Pin each section so that its edge is straight, measuring as you go to ensure that sections with the same number of stitches are all of the same length. There will be a short section at each point that has no wire edge; it should be blocked with a straight edge that repeats the angle of the rows between decrease points immediately above and should all be of the same length.
Block so that welts are open and raised welts are well separated from one another (it’s a bit like blocking lace in that you are opening the stitch pattern to give it greater definition). Welt should be slightly raised and remain resilient. (Note: blocking measurements are given in the small schematic included in each pattern. However, due to variation of resilience in different fibers, it may well be appropriate for your Swirl to be blocked to a slightly different dimension. Let your fabric be your guide.)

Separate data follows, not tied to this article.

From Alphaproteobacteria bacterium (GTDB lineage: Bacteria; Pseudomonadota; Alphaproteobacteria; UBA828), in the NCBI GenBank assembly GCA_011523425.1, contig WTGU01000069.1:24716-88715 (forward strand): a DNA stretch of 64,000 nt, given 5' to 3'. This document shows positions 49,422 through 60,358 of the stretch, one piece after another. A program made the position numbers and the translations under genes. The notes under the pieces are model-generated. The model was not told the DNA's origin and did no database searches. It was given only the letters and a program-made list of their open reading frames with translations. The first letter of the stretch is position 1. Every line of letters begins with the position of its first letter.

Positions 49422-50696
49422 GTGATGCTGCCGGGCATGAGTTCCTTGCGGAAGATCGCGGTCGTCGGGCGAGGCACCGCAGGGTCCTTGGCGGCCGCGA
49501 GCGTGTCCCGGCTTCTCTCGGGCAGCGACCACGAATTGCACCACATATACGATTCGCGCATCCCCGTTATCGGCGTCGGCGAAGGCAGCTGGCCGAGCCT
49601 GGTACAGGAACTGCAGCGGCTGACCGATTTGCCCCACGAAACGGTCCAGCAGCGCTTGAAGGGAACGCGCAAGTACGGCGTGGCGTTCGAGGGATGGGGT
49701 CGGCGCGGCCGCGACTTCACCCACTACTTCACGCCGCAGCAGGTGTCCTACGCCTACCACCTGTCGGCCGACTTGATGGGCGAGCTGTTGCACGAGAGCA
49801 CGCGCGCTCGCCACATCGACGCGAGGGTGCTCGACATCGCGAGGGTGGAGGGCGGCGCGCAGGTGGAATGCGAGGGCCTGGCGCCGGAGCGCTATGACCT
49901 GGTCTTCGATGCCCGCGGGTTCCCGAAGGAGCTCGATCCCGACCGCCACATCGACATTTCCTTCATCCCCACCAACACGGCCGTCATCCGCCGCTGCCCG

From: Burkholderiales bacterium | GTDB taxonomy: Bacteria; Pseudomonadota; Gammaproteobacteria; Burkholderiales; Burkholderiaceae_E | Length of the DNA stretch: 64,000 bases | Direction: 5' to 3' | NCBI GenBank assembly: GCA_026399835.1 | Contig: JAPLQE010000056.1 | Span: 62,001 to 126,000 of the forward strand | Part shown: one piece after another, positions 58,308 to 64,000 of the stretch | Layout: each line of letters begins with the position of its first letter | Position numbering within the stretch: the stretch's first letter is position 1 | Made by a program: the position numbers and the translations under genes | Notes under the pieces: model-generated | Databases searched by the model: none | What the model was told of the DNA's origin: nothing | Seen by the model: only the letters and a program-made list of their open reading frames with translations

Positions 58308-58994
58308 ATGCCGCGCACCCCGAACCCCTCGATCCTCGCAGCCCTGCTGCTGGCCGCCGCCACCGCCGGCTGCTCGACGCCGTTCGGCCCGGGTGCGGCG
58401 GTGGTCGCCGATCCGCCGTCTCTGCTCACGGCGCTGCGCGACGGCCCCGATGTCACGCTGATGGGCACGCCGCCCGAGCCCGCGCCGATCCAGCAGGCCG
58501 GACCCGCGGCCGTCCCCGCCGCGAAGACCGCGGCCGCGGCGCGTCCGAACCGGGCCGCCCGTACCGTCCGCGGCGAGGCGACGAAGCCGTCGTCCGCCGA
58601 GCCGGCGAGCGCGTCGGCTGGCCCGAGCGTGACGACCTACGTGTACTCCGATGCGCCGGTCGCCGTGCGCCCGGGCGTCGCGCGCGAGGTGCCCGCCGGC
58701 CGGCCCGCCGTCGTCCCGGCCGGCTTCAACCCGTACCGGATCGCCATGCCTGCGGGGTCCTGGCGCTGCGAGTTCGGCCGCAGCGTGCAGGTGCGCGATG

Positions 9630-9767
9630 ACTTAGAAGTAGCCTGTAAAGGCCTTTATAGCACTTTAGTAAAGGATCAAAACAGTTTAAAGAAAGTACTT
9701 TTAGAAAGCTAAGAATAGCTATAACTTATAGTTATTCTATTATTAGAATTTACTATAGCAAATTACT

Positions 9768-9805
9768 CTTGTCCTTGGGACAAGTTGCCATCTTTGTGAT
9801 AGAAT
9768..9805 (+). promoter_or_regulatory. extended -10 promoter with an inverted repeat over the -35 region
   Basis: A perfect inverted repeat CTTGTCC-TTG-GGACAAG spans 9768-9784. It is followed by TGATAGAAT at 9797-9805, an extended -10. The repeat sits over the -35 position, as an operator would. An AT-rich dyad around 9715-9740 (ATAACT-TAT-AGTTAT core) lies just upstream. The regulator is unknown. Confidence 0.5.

Once the outer circle is aligned and pinned in place, being careful not to stretch, gently unfold the sleeves and bodice.
The tendency is for the sleeves to lengthen and the bodice neck and cuff edges to fan out. You may wish to pin some parts of the cuff to encourage proper shaping, but otherwise do not use pins in this portion of the Swirl. The goal in blocking the bodice is to align it properly with the rest of the garment while encouraging the welted structure to stay as compact as possible at the neck edges. (Note that in centered silhouettes the neck edge tends not meet the collar edge, whereas